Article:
Banking on emissions trading Environment: A market scheme for curbing global warming could be the key to bridging the gap between the United States and other nations at the climate change conference in Kyoto, Japan.

Sun Journal

December 08, 1997|By Timothy B. Wheeler | Timothy B. Wheeler,SUN STAFF

Imagine some future landfill crisis, where you and your neighbors had to cut back on the amount of trash you put on the curb for pickup.

Every household -- no matter how big the family, or how much recycling it does -- could be ordered to reduce its throwaways by the same amount. Those who slipped up could be heavily fined.

That sounds like a sure recipe for community bickering, if not civil war.

But what if every household gets an allotment of tags to be attached to its trash bags, with only tagged refuse accepted for disposal? And what if people are free to buy, sell or swap these tags among themselves based on their needs? (Out-of-town visitors, for instance, or a new baby would temporarily boost a household's waste volume.)

Diplomats from 160 countries meeting in Kyoto, Japan, are considering just such a market scheme for curbing global warming. Advocates argue that it could be the key to bridging the gap between the United States and other nations at the summit.

Seeking to avert the threat of a catastrophic change in Earth's climate, delegates began haggling last week over how to slow the buildup in the atmosphere of carbon dioxide, methane and other man-made gases that many scientists have said are heating up the planet. Such a cutback could be painful, as these gases are the byproducts of burning coal to generate electricity and gasoline to run motor vehicles.

The pain could be particularly intense for the United States, which with less than 5 percent of the world's population accounts for 22 percent of all carbon dioxide released globally. And emissions are rising, contrary to a U.S. pledge made five years ago to voluntarily reduce to 1990 levels.

The Clinton administration has proposed stretching out the timetable for reaching its 1990 greenhouse-gas target. The U.S. position has been attacked by environmentalists and by European leaders, who have publicly pledged to cut their region's emissions 15 percent below 1990 levels over the next 15 years.

But the administration's call for creation of a "Green Bank" for trading carbon-gas emissions is gaining a more favorable, if still cautious, reception. Formally known as the International Bank for Environmental Settlements, it would organize and regulate buying and selling among nations of permits to emit greenhouse gases.

"It's a win-win proposal," says Graciela Chichilnisky, a professor of mathematics and economics at Columbia University in New York, and one of the primary architects of the bank concept. She predicts that it would reduce greenhouse gases by promoting energy conservation and efficiency, and that it would do so more quickly and cheaply than any government regulations or taxes adopted for the same purpose.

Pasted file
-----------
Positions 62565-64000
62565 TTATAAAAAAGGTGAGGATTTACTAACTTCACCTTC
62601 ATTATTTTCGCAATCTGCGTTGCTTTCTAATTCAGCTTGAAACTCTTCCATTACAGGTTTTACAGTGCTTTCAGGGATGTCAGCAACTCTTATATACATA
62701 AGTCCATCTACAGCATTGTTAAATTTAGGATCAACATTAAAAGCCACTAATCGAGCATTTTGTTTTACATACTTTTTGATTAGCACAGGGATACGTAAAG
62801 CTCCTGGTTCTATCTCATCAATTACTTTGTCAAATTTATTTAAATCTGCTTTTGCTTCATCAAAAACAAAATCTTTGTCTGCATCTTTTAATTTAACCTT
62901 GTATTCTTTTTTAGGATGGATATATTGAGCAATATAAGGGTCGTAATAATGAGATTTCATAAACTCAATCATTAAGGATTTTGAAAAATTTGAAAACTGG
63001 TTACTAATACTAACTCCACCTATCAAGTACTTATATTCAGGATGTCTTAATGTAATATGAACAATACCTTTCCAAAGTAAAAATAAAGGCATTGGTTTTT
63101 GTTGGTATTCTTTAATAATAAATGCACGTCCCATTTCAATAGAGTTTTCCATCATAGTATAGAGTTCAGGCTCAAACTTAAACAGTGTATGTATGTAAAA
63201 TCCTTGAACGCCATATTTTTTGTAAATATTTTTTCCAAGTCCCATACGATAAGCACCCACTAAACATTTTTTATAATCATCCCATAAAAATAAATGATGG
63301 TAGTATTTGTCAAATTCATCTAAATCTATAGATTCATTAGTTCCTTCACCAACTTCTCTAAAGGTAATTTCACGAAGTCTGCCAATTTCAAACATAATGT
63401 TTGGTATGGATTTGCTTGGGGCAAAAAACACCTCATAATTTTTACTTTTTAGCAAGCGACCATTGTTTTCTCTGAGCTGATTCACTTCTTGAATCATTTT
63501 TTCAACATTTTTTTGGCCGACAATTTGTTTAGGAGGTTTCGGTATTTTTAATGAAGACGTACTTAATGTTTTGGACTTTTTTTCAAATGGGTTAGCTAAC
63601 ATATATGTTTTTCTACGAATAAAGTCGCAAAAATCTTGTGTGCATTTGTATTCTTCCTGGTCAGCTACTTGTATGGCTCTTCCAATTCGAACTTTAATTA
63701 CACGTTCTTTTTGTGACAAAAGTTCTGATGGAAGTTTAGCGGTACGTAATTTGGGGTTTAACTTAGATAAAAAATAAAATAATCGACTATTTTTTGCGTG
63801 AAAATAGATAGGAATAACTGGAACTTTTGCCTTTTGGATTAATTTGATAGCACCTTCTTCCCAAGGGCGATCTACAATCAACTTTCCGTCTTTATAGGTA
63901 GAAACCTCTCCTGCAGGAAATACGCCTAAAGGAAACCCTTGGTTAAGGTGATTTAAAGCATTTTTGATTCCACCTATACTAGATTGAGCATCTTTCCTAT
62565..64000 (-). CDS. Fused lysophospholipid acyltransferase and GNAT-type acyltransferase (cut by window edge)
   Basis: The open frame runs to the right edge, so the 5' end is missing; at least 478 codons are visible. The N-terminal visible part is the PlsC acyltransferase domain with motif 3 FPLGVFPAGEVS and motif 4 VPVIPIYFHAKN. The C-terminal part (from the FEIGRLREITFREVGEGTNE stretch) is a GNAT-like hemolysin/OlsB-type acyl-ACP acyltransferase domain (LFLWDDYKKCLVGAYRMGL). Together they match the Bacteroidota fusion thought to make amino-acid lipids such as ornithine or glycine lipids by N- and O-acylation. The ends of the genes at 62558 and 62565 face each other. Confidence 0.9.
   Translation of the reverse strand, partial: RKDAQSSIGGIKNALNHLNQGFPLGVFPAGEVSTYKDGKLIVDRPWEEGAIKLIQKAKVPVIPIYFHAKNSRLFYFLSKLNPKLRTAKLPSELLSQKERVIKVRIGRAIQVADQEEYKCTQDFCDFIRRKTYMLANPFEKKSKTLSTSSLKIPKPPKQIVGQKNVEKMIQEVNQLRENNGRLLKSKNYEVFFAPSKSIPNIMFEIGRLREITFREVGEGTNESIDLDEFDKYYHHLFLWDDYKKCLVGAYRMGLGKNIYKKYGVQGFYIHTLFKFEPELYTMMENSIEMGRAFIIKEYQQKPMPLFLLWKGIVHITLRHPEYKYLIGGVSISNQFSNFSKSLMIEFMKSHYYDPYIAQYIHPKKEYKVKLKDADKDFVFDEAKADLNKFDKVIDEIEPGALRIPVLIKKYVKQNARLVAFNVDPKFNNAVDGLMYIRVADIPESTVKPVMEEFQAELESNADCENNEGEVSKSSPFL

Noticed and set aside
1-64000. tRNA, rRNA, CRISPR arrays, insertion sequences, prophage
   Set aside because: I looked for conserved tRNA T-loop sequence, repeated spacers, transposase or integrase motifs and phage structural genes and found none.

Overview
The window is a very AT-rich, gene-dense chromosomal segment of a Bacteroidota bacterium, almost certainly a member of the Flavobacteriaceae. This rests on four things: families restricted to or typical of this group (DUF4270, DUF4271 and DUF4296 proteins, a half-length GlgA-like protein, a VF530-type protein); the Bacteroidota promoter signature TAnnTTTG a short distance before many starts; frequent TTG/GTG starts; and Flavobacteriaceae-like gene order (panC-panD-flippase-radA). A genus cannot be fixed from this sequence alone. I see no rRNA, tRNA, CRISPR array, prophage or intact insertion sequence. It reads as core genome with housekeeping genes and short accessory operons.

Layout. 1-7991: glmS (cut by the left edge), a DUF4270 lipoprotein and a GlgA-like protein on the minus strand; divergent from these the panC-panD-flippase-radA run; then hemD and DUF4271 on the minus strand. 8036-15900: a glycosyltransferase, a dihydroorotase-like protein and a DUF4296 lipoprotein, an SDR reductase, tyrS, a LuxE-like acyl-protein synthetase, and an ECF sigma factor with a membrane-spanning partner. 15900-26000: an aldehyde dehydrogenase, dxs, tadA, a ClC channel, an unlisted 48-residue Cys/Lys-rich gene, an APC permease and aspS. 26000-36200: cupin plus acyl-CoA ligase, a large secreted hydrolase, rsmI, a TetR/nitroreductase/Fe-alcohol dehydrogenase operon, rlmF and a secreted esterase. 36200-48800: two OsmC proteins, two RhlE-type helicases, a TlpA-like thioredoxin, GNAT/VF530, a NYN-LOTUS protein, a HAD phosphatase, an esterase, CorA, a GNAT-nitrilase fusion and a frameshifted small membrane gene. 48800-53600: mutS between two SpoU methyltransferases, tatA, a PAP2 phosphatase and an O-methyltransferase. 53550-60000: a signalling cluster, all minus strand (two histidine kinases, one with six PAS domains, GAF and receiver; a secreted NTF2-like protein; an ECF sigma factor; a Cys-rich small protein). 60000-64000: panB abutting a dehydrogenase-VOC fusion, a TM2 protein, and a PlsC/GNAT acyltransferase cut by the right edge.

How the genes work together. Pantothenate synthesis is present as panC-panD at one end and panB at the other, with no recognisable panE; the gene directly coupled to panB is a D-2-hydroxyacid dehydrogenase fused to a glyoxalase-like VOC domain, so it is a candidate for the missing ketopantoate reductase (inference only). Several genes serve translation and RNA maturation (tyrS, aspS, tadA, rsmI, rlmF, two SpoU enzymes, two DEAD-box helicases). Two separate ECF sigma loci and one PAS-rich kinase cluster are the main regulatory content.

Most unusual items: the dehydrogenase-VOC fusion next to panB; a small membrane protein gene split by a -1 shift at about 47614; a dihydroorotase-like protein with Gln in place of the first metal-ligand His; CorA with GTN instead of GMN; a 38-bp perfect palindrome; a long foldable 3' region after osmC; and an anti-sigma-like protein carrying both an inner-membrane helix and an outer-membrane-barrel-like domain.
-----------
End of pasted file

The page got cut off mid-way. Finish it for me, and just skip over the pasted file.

Chichilnisky says that the emissions-trading bank appears to be gaining support among developing countries, who have been skeptical -- if not outright hostile -- of other U.S. overtures.

In simple terms, this is how it would work:

Once an overall global limit on greenhouse gases is agreed upon, the bank would allocate emissions allowances among the countries. Countries that reduce their emissions, or that do not emit all they are allowed to, would be able to sell their allowances.

The same allocation and trading could go on within individual countries, Chichilnisky explains, as permits to emit carbon dioxide are distributed among electric utilities, the coal and oil industries, and other major emitters, including auto manufacturers.

The value of the emissions allowances would be determined by supply and demand, not by any government fiat. Those that succeeded in reducing emissions would be able to earn income from selling their unneeded allowances.

L "It will reward those who behave better," Chichilnisky says.

There is a precedent for the greenhouse gas bank: this country's crackdown on acid rain.

When Congress called for a sharp reduction in sulfur-dioxide emissions in 1990, it opted for letting targeted electric utilities decide how to allocate those curbs among their coal-burning power plants, rather than order a new round of air-pollution regulations.

The Environmental Protection Agency distributed sulfur-dioxide "allowances" to 110 utilities with the highest emissions. Companies were allowed to buy permits from other utilities that did not need them to cover excess pollution.

Before Congress acted, the power industry had warned that controlling sulfur dioxide at power plants could cost $1,500 per ton or more. But the new permits wound up selling for less than a tenth of that by 1995, and the price has fallen still further. The costs were lower than expected, in part because many utilities switched to cleaner-burning coal rather than install costly pollution-control equipment.

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